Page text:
|The HMS Boozy
On average, we "sailed" with about 4 other boats, which meant that on any given night about eighty to a hundred 20-year-olds (and "Resurrection Jesus", yes that was me) stormed each tiny island much like Vikings used to storm random restaurants in the old Capital One commercials. So as you can imagine, it was probably fairly easy for a thief to wait for the Inebriation Armada to arrive to his island, then waltz on-board and start nicking laptops.
I had a foolproof plan to back everything up. You see, I had purchased a stack of 16GB memory sticks that I would store in a separate place from my laptop. Genius, when you think about it. But, unfortunately, this plan required me to actually spend quite a lot of time copying files which I sort of never got around to. The problem turned out to be that I was too busy getting assaulted on Russian dance floors by tall models that said things like "wodka," and getting lost in Polish alleyways with a 2-foot kielbasa in hand instead of a map.
So, on that fateful night in Korcula, I lost it all. And I mean that literally. You see, even if you have only traveled on weekend jaunts to Tahiti, you may have experienced that utter black despair which occurs when you realize you have lost all of your photos. You may have planned months for that Tahiti trip, and the memories may have been priceless, once-in-a-lifetime moments, and now they are gone except for a few already fading memories between your remaining brain cells.
|Crazy Nemo! be very afraid
And they can never be re-created.
I spent the night going through all 72 stages of grief. I am ashamed to say in anger I broke some onboard items, in denial I pounded the sides of the boat at 3am until I woke everyone up, and in acceptance I sobbed like a little girl for about 20 minutes. It was too much to take. My whole life up to this point was simply a preparation for this trip, in my frame of mind. And now, everything I had ever worked for was gone forever. At least, that was the sort of dark place I found myself in at the time.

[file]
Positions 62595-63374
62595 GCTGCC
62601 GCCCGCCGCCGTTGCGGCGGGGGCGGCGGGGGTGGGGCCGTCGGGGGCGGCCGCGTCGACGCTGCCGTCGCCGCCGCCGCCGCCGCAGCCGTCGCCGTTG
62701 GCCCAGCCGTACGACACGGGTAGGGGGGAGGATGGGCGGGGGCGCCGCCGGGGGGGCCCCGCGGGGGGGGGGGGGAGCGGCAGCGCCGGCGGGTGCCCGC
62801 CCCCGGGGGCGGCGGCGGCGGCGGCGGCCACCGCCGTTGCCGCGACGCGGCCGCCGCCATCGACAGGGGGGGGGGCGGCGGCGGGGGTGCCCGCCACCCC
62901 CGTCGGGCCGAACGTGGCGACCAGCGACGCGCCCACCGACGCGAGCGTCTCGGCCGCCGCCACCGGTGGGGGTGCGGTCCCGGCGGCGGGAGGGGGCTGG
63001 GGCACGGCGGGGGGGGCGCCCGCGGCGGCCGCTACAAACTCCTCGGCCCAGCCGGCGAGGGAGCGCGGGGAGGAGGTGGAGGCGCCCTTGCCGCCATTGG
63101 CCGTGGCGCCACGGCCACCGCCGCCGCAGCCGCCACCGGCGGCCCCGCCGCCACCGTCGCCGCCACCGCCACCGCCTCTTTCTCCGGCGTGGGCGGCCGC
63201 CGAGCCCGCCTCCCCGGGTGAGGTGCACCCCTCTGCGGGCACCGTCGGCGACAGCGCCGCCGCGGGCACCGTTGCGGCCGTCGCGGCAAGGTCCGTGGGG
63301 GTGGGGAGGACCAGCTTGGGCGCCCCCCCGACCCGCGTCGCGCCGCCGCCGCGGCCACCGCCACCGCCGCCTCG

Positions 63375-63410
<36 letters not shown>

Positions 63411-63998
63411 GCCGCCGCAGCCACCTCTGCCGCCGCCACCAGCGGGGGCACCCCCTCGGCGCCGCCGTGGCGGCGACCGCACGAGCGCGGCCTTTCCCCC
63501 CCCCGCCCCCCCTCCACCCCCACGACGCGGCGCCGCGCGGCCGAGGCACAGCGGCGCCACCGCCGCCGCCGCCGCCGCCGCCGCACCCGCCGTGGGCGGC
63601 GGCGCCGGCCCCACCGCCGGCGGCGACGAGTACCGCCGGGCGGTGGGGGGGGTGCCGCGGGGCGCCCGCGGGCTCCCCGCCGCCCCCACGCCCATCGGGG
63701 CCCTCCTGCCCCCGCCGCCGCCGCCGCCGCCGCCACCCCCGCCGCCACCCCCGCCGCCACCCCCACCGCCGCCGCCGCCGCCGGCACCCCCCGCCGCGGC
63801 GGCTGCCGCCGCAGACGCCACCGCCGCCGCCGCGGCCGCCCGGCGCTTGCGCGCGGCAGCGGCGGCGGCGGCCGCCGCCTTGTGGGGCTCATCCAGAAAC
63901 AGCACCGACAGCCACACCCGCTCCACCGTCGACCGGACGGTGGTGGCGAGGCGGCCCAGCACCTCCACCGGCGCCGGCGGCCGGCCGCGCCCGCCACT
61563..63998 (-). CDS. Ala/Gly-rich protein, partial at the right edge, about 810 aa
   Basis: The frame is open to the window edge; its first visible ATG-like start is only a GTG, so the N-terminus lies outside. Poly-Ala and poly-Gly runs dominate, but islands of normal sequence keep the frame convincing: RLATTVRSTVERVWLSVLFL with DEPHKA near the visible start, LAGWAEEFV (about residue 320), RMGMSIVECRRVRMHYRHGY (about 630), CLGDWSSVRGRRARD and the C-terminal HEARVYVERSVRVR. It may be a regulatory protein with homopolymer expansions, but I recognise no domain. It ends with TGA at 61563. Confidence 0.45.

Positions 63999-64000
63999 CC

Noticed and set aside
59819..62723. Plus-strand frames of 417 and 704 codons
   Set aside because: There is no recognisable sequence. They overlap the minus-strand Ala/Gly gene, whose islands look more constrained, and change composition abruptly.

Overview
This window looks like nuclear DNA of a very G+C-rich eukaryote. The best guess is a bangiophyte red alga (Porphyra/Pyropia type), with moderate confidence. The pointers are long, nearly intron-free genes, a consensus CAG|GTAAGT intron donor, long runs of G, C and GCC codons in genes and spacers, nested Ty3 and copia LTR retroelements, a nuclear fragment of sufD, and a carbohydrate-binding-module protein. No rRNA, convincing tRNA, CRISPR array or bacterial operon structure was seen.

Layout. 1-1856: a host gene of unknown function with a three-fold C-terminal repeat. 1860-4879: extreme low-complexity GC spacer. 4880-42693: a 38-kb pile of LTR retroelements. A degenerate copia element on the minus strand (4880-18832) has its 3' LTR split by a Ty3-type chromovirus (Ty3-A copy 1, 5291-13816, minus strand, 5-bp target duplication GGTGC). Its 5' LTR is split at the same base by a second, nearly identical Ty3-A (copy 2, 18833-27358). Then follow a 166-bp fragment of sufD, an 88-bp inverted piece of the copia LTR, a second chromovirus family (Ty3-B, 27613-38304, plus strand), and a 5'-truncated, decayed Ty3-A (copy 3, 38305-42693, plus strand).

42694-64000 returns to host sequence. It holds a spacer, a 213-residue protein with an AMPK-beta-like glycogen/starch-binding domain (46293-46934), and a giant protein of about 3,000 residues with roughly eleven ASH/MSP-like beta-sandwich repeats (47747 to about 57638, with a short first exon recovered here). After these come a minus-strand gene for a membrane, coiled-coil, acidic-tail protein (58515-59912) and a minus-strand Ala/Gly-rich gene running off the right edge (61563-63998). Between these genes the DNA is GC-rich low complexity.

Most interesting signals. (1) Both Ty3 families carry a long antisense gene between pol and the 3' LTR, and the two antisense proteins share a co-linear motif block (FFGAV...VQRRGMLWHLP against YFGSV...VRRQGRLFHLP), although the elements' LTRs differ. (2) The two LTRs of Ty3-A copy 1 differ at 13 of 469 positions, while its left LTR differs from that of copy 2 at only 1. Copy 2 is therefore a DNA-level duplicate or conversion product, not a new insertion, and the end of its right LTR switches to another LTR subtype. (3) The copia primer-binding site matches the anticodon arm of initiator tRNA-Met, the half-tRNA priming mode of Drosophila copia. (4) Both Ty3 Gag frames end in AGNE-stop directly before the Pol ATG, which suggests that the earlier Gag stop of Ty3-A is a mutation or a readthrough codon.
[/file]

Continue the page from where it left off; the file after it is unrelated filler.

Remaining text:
Time is truly a funny thing. It does heal even the deepest wounds. Well, perhaps healing is the wrong word. But, instead of fresh pain, I think its safe to say there is now a scar.
It took me about a week before I could even think to lift my camera. What was the point, if these memories too might be taken from me? Slowly, I found myself clicking the button out of instinct. It took until Turkey a few weeks later before I remembered the pleasure of capturing something wonderful in an image.
The task of re-creating the blog was even more daunting. I had lost weeks of original writing, fresh memories that now I could only vaguely recall. I could never re-create it quite the same. And on top of that, by the time I could bring myself to write again, I found myself 3 months behind, and busy with new input from the sensory overload of the Middle East.
So, you can perhaps begin to understand why, in January 2012, you are finally reading the events of July 2011.
I hope you like it! There are fantastic, aromatic, squishy, and best of all, extremely embarrassing things ahead to enjoy.... happy reading!